Often the finished product gets all the attention, but as makers we know that the journey there can be quite long.
Think about it.
Then make something better.
This post is about that process.
When finishing Gameduino 1 about seven years ago, I wanted to run tests on the real hardware. This is the particular idea — just driving a SPI device from the PC. A tiny microcontroller isn’t the best programming environment, and that’s always going to be true. Some microcontrollers have better development environments than others, but the fact is that the resources of our development machines are huge by comparison. So how to get a PC talking SPI? Clearly the PC can talk to an Arduino over the serial connection, then the Arduino can talk SPI. This was the beginning. A little bit of Arduino code turned it into a UART/SPI bridge, then some Python on the PC talked to the Arduino.
Gameduino hooked up to Arduino
It worked fine, but was not especially elegant.
It also only lasted until the Arduino was scavenged for another project.
In late 2017, I started to look at small LCD panels, paired with tiny 8-bit microcontrollers. The hardware would be inexpensive, but with carefully written firmware the final image could look quite nice. An obvious application was the UART/SPI bridge that I use every day. Wouldn’t it be great if instead of a single flickering LED it had a proper scope-style display? Then you could know what it was doing just by looking at it.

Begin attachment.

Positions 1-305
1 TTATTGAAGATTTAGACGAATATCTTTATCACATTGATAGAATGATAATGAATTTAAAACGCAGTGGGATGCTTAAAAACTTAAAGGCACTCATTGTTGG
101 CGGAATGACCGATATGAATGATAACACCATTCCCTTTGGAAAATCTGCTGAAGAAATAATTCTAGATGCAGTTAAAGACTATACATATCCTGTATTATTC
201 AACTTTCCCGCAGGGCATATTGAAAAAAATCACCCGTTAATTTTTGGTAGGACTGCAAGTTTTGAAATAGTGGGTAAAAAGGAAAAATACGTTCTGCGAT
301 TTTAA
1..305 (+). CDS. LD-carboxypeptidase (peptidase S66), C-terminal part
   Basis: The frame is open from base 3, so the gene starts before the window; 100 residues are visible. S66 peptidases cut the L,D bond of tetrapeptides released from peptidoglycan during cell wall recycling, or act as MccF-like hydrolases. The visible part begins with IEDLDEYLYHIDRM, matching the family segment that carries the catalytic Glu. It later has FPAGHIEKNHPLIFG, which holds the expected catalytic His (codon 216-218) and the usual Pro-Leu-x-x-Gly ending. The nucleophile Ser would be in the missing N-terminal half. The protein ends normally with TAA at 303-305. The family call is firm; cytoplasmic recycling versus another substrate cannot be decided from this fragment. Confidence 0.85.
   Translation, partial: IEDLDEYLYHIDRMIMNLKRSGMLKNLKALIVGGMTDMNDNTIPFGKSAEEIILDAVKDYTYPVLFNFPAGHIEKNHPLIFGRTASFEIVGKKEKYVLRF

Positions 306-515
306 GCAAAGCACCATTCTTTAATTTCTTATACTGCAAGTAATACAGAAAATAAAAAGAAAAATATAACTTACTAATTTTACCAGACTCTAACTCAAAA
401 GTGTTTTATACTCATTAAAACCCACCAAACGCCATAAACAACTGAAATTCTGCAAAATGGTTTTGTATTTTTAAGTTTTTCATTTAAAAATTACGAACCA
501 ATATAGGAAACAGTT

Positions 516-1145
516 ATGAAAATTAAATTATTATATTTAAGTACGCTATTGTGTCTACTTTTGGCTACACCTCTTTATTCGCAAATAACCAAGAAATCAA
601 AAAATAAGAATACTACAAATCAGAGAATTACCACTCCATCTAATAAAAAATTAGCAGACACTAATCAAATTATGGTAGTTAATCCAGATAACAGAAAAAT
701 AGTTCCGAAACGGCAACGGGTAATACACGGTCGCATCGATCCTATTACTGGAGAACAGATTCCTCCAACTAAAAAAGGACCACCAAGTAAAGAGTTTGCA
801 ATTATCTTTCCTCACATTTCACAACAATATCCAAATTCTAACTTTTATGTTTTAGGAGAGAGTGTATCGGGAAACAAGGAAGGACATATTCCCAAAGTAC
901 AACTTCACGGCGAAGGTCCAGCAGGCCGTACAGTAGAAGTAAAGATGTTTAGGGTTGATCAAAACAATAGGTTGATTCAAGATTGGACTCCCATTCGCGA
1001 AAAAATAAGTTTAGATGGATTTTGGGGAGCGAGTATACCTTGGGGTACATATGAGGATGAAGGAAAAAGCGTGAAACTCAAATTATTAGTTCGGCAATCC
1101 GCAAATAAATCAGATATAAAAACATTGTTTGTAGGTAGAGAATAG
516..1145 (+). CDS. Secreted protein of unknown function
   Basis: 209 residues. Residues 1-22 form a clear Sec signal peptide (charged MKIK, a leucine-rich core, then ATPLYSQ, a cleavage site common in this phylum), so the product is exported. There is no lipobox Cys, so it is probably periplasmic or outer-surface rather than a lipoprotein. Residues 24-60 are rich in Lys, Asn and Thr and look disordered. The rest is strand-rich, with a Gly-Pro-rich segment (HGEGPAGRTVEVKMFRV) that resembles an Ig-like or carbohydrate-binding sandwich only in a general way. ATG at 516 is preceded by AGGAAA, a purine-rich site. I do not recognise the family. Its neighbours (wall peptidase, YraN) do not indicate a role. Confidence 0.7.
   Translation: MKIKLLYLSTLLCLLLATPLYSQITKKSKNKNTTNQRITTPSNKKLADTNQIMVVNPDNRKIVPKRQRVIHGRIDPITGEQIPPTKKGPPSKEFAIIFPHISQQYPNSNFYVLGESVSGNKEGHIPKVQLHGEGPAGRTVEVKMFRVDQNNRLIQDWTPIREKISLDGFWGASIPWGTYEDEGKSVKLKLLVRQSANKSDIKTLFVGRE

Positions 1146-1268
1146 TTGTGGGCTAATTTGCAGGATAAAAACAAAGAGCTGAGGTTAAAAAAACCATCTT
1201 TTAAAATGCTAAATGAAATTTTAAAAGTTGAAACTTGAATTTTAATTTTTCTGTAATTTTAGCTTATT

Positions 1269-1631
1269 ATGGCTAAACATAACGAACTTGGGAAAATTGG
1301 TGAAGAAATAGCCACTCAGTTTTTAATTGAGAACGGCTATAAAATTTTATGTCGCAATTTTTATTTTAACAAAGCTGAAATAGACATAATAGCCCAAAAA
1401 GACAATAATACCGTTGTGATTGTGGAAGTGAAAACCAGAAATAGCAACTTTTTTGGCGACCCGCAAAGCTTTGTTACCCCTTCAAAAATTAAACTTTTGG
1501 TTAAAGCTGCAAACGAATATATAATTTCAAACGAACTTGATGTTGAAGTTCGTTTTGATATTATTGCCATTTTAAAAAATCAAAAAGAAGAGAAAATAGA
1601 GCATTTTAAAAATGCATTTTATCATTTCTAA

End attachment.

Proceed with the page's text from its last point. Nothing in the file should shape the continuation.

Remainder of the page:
With a few components from Adafruit, it was fairly straightforward to get test images on a real display. This is the first image:
On a breadboard.
The text is drawn in a nice anti-aliased font. The on-screen signal colors are chosen to match the colors of the jumpers. It looked kind of neat, so I decided to go ahead with a prototype.
The PCB layout was done in KiCAD, having first made the netlist in David Vandenbout’s SKiDL. (That’s right — SPIDriver has never existed as a schematic!). The board done, I sent it out to OSH Park and a week later had three purple proto boards ready for assembly.
KiCAD PCB rendering.
This was a hand-solder, and here are two of the boards. A habit I picked up from my days bringing up GPUs: keep toe tags on prototypes so you know which one they are!
OSH Park PCB.
I considered these the first “real” prototypes, and wrote most of the firmware on them. The top-left chip is a FTDI FT232R - as used in many OSHW designs. I assumed it’s the cheapest FTDI UART, so designed it straight in. But when I actually checked prices, I found that the newer FT230X is significantly cheaper. Time for a new version.
The next iteration was a run of 20 boards, with the updated USB UART, in black, with a solder stencil so I could stop hand-soldering microscopic components.
First black PCB.
This is the prototype that appears in all the Crowd Supply images. You can see a programming connector, bottom left. Apart from that it is like the final version.
This is the final prototype before production. The programming connector is gone, replaced by pogo pads on the back of the PCB.
If you’re backing SPIDriver, you’ll be receiving one very much like this in a few weeks.